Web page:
You could technically do this with a PC, but it would require either KVM switches or the use of gamepads, neither of which are very likely when it comes to PC gamers. Yes, a PC gamer may spend assloads on a 54" wide screen monitor, but he / she wants all that visual real estate to him / herself. Nevermind the advantages of being able to know what your teammates are doing at a glance. Although, some FPS games are starting to employ online split screen just for that advantage.

I'm willing to bet that some of you are about to mention that you normally party with more than three other people. With consoles, this isn't as much of an issue since you just connect them with an ethernet cable and use two TVs side by side. Eight players, one room and full situational awareness. As a side note, if you need more than eight people for your everyday or static party PvE then you're probably playing the game poorly.

What about Raiding? Well... If you think about it, this actually simplifies raiding quit a bit. A 64 man raid turns into a 16 squad raid. You could go a step further and have eight live teams of eight players each. That's considerably easier to manage than trying to herd 64 cats toward your raid goal. Believe it or not, players that are in the same room together can coordinate their actions much more effectively than players over voice chat. I know because me and a few friends have dominated public CSS servers when we were LAN partied. Placing the monitors next to each other in such a way that we could all just look over and see where the other player was at helped considerably. BTW, this little bit of organizational advice works for PvP as well.

The money from MMORPGs has always come from the subscriptions. The box sales may provide an initial cash boost, but the long term money is in the number of subscribers. With an option to allow multiple players to access the game from one machine, everyone can get what they want. Developers can get their subscriptions and gamers can get a few evenings a week with their friends. Besides, we already know that most MMORPG fans won't play this way. The pain of actual human contact is almost too much to bear for most of them as it is.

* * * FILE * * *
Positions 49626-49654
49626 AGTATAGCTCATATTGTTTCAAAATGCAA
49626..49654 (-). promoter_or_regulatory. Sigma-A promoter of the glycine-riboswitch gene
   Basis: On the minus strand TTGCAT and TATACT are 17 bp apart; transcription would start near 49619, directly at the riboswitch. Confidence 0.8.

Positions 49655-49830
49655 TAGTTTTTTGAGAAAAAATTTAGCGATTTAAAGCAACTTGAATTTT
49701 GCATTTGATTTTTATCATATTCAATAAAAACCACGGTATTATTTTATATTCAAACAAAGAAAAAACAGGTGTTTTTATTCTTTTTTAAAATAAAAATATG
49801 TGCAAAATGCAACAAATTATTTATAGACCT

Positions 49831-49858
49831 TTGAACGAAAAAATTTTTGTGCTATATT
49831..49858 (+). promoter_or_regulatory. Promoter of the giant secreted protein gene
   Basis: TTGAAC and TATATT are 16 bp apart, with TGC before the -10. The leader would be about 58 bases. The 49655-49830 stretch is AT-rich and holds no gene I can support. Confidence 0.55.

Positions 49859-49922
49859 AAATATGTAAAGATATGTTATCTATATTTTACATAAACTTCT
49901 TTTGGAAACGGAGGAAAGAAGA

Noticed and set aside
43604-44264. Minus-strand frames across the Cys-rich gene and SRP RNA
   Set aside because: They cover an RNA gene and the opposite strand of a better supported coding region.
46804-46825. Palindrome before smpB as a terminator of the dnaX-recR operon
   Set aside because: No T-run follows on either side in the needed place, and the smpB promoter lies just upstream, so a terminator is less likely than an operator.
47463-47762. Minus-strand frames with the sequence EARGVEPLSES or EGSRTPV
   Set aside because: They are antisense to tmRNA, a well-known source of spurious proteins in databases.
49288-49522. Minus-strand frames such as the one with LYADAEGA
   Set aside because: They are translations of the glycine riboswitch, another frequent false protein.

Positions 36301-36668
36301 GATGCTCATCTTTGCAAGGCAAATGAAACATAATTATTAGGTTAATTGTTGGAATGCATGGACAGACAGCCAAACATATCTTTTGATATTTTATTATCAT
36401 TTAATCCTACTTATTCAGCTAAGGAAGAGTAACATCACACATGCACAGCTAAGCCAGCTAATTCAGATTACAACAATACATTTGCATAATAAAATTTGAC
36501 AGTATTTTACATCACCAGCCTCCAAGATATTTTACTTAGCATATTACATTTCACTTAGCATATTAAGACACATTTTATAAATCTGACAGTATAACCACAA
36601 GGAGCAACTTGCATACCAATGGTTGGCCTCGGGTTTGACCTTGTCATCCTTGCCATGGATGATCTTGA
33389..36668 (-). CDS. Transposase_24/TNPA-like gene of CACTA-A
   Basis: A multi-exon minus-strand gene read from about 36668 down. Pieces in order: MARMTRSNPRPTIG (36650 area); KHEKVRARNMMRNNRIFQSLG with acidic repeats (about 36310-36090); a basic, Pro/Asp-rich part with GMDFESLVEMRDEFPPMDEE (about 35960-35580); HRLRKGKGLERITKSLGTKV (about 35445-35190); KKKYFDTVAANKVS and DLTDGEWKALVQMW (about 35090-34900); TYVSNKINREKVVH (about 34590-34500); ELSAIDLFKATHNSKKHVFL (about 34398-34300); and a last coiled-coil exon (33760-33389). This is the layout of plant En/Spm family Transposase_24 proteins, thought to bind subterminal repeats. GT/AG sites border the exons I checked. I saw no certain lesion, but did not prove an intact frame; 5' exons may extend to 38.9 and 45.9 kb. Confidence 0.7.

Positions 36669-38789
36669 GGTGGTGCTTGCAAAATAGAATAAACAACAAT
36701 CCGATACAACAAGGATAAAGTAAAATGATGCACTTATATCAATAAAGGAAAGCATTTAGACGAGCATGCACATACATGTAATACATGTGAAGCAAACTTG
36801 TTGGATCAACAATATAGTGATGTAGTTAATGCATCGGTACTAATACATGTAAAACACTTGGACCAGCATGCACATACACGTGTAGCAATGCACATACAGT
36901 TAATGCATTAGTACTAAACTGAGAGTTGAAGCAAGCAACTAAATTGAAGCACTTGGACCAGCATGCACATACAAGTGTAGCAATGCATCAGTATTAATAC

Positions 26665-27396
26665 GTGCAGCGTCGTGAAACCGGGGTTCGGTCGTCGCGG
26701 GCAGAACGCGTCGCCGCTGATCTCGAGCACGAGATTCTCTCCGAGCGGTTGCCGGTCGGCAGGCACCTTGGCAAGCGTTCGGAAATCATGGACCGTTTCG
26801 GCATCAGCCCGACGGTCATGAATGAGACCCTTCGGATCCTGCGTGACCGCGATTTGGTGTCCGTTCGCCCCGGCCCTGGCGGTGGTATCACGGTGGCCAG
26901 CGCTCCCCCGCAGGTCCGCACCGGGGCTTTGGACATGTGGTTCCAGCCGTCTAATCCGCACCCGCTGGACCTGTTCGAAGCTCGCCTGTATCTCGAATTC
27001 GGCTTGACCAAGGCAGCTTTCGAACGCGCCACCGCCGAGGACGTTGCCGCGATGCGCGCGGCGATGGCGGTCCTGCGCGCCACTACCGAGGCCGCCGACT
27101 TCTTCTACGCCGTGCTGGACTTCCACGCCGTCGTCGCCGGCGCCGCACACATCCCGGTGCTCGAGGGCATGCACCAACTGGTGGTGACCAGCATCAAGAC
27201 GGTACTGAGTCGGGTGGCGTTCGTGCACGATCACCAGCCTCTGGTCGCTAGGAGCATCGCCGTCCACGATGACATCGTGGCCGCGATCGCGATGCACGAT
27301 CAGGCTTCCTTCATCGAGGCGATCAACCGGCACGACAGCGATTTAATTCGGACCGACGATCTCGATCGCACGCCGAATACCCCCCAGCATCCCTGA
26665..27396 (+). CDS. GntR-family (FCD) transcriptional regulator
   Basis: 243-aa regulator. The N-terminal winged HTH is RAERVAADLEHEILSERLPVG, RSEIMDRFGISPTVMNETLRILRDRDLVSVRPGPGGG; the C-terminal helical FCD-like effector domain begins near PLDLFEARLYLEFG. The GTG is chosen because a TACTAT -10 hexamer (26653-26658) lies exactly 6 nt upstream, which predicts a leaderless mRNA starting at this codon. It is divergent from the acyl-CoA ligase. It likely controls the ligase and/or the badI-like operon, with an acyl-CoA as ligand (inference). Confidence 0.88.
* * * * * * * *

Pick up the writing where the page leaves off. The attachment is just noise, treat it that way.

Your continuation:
Realism... O RLY?

Posted by Jimmy_Scythe Thursday May 8 2008 at 3:34PM
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Before we begin I just want you to know that I'm not going to retread the tired argument that MMORPGs are mostly fantasy games that have little in common with reality and just stick to criticizing the broader idea of realism in games. There's a small vocal minority that seems to think that games should be closer to real-life who are also impossible to please. Even if you created a peripheral that administered location accurate, mild lacerations every time their avatar was struck with a sword, it still wouldn't be "real" enough for them. Beware of these asshats because it was people just like them that killed the flight sim genre.

Most of us don't want reality in our games. We're perfectly happy with the gleefully over the top antics of Counter-Strike and the arbitrarily unrealistic play mechanics of Battlefield 2. We'd rather that the proceedings look authentic than play authentic. We love CoD4, even though we can heal from any wound in about five seconds flat, because the atmosphere feels the way we imagine a real battle would feel. We totally dig Rainbow Six Vegas for its nod to Tom Clancy authenticity even as it allows us to stand ten feet away from an enemy firing an Ak-47 and live. You see, most of us don't really want the glacial pace that results from the absolute realism of something like ArmA. We want to be HEROES who can absorb bullets like so many titanium sponges while charging forward launching flaming, exploding chainsaws out of our sniper cannons of doom!

Hell, even America's Army cuts so much slack with reality that you can employ suicidal tactics and win. If you want to play something more realistic there are things like paintball, airsoft, and the Society For Creative Anachronisms. You just can't get more real than doing something in real life. Not that I think you should join the military and do it for real that is...

And that brings me to another point about realism. You can't have it without fear. Let's take a couple of real world examples. Here's some short footage of a skirmish in Fallujah. Not exactly the same as a round of Counter-Strike is it? Here's some more CQB in a single house over in Iraq. Notice that not only is it extremely slow paced, but the soldiers actually give a damn. You simply cannot achieve that kind of tension in any simulation.

I know that some of you probably had a hard time watching that last video, but I did have a reason. The point being that even if we add a small amount of pain, nothing short of the possibility of death will make a player act in a way other than completely suicidal and unrealistic. And seriously, we don't want the experience that those soldiers were having. We don't want the experience that the pikemen at the Battle of Hastings had. We don't even want the experience that Gladiators in Rome had. We want diverting childhood power fantasies that take us as far away from reality as we can get.